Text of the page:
The Case of the Broken Bow by Paul Miles

Monday, September 9, 2019
During the Great Purge in Stalinist Russia, two senior party members attend the scene of a murder, and the author invites you to work out whom they will arrest; by Paul Miles.

Doctor Artymov, logician and advisor to Comrade Stalin, was watering his garden one spring afternoon in 1936 when his friend Police Commissioner Bunin stuck his head over the fence.

"Artymov, I am on my way to a murder in the Sokiol District."

Doctor Artymov, for whom crime was always a matter of interest, immediately gathered his hat and walked with Commissioner Bunin to the latter's car.

When they arrived at the scene of the crime, a two bedroom apartment on the twelfth floor of one of the district's newest worker housing units, Sergeant Korshev - that burly veteran of Pulkovo - was already there. The Sergeant had secured the murder room and gathered the attendants in the side kitchen.

The Commissioner nodded towards the room with the body.

"Let's take a look here first."

Then to the Sergeant: "Let no one leave."

Comrade Vladimir Obstrayovich Vlasov's body was slumped in a wooden chair in the middle of the room. His head lolled back and what appeared as a greenish spittle ran down from the left side of his mouth to stain his starched open white collar. His eyes rolled up towards the ceiling. His hands still gripped his cello. Comrade Vlasov had been second string cellist in the Moscow Symphony Orchestra.

Commissioner Bunin took a handkerchief from his pocket and dabbed at the drool. He held it to his nose.


Next to Vlasov on either side were three other chairs, a string quartet. There were music stands with sheet music in front of the chairs. Two of the chairs were spilled on the floor, and next to them on the floor were the viola and a violin. The third chair was upright and the second violin had been placed in the seat. There were ten or so other chairs against the wall in various states of disarray. This had been the audience.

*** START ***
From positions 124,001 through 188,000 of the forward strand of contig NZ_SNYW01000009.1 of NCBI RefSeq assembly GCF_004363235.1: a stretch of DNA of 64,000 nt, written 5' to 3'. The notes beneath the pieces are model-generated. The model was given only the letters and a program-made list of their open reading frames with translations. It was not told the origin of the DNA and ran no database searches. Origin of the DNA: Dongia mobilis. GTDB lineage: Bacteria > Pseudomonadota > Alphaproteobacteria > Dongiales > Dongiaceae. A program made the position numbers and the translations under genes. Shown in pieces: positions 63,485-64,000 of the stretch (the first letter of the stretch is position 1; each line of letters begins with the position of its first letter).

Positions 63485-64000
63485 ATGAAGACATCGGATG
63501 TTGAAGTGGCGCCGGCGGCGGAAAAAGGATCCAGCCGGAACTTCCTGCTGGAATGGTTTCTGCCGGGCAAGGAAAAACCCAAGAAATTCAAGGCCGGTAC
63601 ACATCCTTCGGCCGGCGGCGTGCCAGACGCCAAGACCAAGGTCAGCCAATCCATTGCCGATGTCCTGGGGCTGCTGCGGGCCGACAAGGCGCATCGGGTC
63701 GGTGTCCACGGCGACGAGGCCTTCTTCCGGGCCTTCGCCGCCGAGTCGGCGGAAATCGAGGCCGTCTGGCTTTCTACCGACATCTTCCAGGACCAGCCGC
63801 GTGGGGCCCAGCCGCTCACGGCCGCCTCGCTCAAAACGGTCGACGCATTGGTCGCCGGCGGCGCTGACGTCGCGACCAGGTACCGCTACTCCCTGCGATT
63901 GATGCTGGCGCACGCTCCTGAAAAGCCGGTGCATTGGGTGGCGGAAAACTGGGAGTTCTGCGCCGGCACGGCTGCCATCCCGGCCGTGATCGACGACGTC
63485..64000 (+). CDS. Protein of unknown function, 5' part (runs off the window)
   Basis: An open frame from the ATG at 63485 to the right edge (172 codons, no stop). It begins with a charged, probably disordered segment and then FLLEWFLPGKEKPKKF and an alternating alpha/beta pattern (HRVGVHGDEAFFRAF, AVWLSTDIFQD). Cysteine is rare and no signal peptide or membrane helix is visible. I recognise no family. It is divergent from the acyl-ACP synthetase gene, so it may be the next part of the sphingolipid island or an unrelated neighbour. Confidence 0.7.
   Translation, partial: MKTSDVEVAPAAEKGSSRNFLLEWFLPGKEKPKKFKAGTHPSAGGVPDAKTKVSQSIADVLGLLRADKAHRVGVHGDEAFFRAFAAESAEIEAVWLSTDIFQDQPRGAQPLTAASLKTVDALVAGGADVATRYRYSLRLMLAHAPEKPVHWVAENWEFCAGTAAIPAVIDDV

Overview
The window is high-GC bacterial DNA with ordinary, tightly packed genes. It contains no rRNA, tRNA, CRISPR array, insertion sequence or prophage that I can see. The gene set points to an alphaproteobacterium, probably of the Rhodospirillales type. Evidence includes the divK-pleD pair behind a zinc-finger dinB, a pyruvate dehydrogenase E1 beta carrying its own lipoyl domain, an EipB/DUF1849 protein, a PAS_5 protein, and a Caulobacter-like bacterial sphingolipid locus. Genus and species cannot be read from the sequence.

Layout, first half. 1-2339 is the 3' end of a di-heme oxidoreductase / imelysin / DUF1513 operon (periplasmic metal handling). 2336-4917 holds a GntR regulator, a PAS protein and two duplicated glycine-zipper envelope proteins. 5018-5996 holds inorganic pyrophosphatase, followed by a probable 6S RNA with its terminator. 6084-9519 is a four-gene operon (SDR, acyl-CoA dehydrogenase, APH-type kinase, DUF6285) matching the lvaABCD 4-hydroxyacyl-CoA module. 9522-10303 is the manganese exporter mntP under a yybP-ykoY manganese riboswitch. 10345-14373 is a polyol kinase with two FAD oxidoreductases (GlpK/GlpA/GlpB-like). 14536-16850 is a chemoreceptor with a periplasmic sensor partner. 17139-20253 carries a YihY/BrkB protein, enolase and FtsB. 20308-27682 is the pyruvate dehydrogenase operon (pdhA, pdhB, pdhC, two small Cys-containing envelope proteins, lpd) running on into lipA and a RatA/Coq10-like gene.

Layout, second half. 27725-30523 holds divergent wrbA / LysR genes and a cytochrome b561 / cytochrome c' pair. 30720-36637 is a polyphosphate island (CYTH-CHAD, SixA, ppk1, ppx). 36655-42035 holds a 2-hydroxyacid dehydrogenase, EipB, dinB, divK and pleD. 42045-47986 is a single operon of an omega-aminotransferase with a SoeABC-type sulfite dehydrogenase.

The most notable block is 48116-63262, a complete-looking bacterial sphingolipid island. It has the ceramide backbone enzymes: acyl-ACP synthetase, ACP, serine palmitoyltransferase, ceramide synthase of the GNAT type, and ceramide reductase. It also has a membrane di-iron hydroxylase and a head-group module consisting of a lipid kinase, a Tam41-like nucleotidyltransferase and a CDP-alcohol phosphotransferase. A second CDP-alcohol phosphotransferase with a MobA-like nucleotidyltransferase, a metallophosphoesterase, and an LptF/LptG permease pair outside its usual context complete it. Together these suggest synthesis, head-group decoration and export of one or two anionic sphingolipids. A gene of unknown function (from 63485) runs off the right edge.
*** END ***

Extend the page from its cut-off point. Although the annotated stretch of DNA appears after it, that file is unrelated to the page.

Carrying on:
Doctor Artymov walked around the room with his hands behind his back. He leaned in to look at the sheet music. Police Commissioner Bunin nodded to the Doctor. He said, "Look here at this broken bow."

Surely enough, the cello bow still ensnared in Vlasov's tight dead hand had been broken midway, forming an L shape.

"Send the others in!" Bunin called to Sergeant Korshev.

Three comrades from the quartet shuffled into the room, each cutting their eyes to avoid the corpse. They were two men and a woman. Sergei Andreivich Rothstein, a man with thinning hair, a van dyke'd chin and red wet lips, was a violinist. He edited a short story quarterly. Pawel Trulev, a curly haired olive-skinned young Georgian chemist, was the violist. Finally, Natasha Bei, a poet and actress of renown, was the first violinist of the quartet. She was in her late fifties but still captivating, still the woman many called the most beautiful they had ever seen.

They stood in the corner waiting for the Commissioner to begin.

"Well? What happened here?"

The woman spoke. "Comrade Bunin, we are a group of friends who gather every week to play the music we love. Today we were assaying a new quartet by Dmitry Dmitrievich when -"

"Enough," cried Doctor Artymov. "We need hear no more!"


Turn to page 156 for the answer...

The identity of Vlasov's murderer was irrelevant. Doctor Artymov demanded the Sergeant arrest all three musicians and deliver them to Lubyanka Prison. The quartet had been playing a new work by the disgraced composer Dmitry Dimitrievich Shostakovich, whom Stalin himself had denounced for formalist tendencies. Their willingness to brazenly play his music evidenced an anti-statist attitude coupled with the arrogance common to the elitist class.

The Doctor himself conducted the examinations. In due time, they denounced one another - Rothstein the editor was a committed Zionist whose loyalty was split between his religion and the state. The chemist Trulev had expressed to colleagues his disdain for the Georgian Academy of Sciences' abandonment of pure science in furtherance of the current three year plan.

Finally, Comrade Bei was in secret contact with some of her admirers from abroad. Her letters described to them her life in the Soviet state and theirs to her held reminders of the romantic life she once had led. On her knees, Bei told the Doctor that Vlasov had discovered her letters and threatened her with blackmail. She had replaced his rosin with poison so that death was instantaneous when his fingers touched the powder. Uninterested in the confession, Doctor Artymov shot her twice in the back of the head.


  1. Liked the way the story turned suddenly at the end and became more than a police procedural.

  2. Well written and very Russian in its style and tone. Very black humor. Indeed, Stalin was not a big fan of Shostakovich......

    1. Read this one again. Very well conceived and written.

  3. Loved this tight little bundle of dark humor! Well done.

  4. Wow surpise ending but very Russian and loved how well it tied in real history.

  5. “The Case of the Broken Bow” is reflective of the implacability of the remorseless, soul-grinding authoritarian state. The stage could almost be moved to North Korea today. When Paul began describing in detail the scene of the crime, it brought to mind Dame Agatha. Nice job.